President Donald Trump is living up to his self-given nickname King of Debt. On his watch, the United States spent the last years borrowing aggressively. During the good times, and now in the bad times. Instead of whittling down the federal deficit when the economy was strong, Trump directed the federal government to pile on even more debt. All this in order to pay for massive tax cuts and spending surges. That meant that the United States entered this fiscal crisis in rough financial shape.
Now, the national debt is exploding because Washington has to rescue the U.S. economy from its greatest shock ever. The Treasury Department said this week it will borrow US$3 trillion this quarter alone. That’s nearly six times the previous record, which was set in 2008.
What you must know about the fiscal crisis in the US
Economists agree that the United States must continue to rack up debt to prevent a full-blown depression. Otherwise, there won’t be much of an economy left to repay the debt once the health crisis is over. Of course, there will be long-term consequences for the mountain of debt Washington is racking up. Eventually, it will mean higher interest rates, hotter inflation, and likely higher taxes.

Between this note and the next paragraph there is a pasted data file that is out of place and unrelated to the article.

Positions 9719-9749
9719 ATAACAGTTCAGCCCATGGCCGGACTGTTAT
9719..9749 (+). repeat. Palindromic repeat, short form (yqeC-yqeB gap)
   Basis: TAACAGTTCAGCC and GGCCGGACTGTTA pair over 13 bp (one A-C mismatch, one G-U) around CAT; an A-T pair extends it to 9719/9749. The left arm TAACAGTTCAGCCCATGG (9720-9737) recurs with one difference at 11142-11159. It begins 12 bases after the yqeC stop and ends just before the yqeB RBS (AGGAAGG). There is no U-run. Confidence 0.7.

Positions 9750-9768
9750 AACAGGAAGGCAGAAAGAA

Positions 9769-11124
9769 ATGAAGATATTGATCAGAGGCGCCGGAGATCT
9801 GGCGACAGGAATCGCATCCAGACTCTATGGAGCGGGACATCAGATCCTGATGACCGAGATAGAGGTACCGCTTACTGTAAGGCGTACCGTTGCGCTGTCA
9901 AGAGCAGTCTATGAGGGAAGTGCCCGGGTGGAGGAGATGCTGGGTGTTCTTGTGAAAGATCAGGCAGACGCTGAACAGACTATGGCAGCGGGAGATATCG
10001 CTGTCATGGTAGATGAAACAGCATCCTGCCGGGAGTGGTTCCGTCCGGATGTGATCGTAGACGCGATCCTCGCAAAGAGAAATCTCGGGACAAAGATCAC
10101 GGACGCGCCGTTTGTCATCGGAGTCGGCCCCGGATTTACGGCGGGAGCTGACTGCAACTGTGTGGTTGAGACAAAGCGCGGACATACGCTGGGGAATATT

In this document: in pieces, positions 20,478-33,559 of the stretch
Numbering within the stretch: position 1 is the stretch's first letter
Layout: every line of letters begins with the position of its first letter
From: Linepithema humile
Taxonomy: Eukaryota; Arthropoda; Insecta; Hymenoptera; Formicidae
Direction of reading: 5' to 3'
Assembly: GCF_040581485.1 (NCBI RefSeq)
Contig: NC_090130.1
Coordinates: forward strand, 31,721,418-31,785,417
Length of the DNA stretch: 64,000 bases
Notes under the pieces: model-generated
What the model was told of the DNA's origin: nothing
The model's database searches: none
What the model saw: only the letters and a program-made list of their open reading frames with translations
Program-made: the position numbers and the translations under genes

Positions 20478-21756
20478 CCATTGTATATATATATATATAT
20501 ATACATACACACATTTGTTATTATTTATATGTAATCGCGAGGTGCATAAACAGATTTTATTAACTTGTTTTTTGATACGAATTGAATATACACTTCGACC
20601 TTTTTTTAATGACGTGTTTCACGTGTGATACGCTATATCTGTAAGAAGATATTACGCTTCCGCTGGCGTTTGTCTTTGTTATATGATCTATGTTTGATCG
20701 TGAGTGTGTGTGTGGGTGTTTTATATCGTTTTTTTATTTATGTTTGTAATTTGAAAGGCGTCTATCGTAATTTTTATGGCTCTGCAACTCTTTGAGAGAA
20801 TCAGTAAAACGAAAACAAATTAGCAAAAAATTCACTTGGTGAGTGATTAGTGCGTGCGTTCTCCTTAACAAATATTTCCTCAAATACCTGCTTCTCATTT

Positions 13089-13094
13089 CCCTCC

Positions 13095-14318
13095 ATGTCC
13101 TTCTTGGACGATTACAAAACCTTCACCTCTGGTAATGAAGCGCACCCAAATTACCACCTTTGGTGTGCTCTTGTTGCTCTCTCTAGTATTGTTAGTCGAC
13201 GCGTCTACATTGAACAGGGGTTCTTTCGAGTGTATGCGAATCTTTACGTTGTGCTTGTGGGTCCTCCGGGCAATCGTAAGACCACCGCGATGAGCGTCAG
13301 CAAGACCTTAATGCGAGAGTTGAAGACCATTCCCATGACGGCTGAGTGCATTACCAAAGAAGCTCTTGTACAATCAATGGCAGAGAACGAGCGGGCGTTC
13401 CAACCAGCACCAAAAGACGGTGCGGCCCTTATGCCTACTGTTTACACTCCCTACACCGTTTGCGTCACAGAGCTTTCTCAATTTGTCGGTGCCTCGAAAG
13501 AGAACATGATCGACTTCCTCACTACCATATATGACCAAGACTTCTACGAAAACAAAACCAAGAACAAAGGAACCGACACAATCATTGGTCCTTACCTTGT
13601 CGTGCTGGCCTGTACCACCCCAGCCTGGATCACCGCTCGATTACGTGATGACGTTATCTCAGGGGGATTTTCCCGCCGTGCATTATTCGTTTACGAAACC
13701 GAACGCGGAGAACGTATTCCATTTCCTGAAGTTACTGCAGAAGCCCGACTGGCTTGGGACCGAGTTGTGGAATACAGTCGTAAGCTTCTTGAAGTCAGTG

But for now, the focus is on keeping American businesses and households afloat. In March, Congress passed a US$2.3 trillion stimulus package, the largest in U.S. history. Half a trillion dollars of forgivable loans benefited small businesses. Direct payments were made to low- and middle-income families. All of this will add yet more debt to the pile of this fiscal crisis. But there’s no other viable option to stave off the further crisis.
More on the fiscal crisis in the US
The fiscal stimulus and resulting explosion of the deficit is an absolute necessity to combat the devastating impact of the economic shutdown and to avoid a second depression.
Markets aren’t freaking out about U.S. debt for a few reasons. First, this spending is temporary and emergency in nature. Second, the U.S. dollar remains the preeminent international reserve currency and the US Treasury market is the deepest and largest in the world. Those are huge advantages that keep demand strong for U.S. debt. Third, it’s extremely cheap to borrow right now. The Federal Reserve slashed interest rates to near-zero.
One risk is that a surprisingly strong rebound in the U.S. economy forces the Fed to rapidly reverse course. If the economy comes back too hot, then you could have inflation, higher interest rates – and that could lead to a fiscal crisis of which would translate to slower economic growth due to debt.